Our correspondent was told by one of the widows of the officers that the burial would take place in Maiduguri on Friday.
It was, however, learnt that the army wanted the event to be private so that the real number of slain soldiers will not be known.
One of the widows who did not wish to be identified said, “I was invited for the burial of my husband with a few others this Friday in Maiduguri.
“Sincerely, we don’t even know how many will be buried and the army is not giving us any information.”
A colonel, who spoke to our correspondent on condition of anonymity, said the army decided to make the burial private in order to hide the true casualty figure.
He said, “Gen Buratai said only 23 soldiers were killed in the attack. He also put the number of troops wounded in action at 31. However, we all know that is not true. Over 100 were killed and a private burial is now being organised in order not to expose their lies.”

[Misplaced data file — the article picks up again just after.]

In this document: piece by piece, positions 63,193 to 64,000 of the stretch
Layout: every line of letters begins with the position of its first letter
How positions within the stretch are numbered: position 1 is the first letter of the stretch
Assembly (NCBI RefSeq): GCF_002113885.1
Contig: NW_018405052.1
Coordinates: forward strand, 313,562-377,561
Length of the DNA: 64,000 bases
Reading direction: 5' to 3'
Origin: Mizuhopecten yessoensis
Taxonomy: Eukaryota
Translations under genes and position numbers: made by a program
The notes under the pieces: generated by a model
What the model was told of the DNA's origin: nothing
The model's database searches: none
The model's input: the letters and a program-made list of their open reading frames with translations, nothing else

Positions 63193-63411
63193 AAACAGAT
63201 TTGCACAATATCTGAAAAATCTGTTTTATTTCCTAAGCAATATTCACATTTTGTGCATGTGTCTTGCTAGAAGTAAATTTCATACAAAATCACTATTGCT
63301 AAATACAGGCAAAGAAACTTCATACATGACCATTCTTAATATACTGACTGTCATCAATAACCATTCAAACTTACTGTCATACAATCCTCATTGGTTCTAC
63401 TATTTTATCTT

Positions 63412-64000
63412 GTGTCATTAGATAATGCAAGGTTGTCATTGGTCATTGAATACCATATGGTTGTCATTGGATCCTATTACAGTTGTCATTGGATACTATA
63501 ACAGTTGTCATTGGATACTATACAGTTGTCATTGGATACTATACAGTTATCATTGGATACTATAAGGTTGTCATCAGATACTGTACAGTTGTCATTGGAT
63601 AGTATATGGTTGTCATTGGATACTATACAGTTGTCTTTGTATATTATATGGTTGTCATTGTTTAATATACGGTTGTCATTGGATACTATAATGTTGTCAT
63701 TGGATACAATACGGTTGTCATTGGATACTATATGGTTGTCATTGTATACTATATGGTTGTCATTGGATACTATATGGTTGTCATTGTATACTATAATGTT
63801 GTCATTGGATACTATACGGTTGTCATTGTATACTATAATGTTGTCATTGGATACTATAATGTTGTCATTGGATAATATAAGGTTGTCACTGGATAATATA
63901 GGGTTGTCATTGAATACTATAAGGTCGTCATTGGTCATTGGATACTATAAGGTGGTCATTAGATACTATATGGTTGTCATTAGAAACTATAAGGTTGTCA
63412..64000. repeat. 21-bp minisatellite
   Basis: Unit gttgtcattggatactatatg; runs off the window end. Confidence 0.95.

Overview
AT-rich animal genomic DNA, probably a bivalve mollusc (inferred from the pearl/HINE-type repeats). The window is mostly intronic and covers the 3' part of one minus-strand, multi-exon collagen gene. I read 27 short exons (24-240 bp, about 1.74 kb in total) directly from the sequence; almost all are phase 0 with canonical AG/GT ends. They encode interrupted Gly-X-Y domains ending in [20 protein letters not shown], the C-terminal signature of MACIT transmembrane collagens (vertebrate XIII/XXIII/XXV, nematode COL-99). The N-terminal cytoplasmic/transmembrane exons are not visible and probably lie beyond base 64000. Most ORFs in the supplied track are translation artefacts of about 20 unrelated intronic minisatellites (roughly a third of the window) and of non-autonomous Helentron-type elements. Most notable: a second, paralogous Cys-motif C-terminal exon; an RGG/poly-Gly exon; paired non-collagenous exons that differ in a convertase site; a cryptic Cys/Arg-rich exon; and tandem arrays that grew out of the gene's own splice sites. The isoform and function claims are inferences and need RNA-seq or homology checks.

When our correspondent called the Director, Army Public Relations, Brig.Gen Sani Usman, for comment, he cut all calls, asking our correspondent to send a text message instead.
However, he refused to respond to a text message sent to him as of press time.
Lt. Col. Ibrahim Sakaba had died alongside over 100 soldiers on November 18, 2018.
His younger brother, Lt. Yakubu Sakaba, was also killed by Boko Haram on October 5, 2014.
In a video circulated recently, soldiers deployed in the war-ravaged North-East blamed obsolete equipment and corruption among top military brass for the massive losses in personnel since the latest attacks on military formations began in July.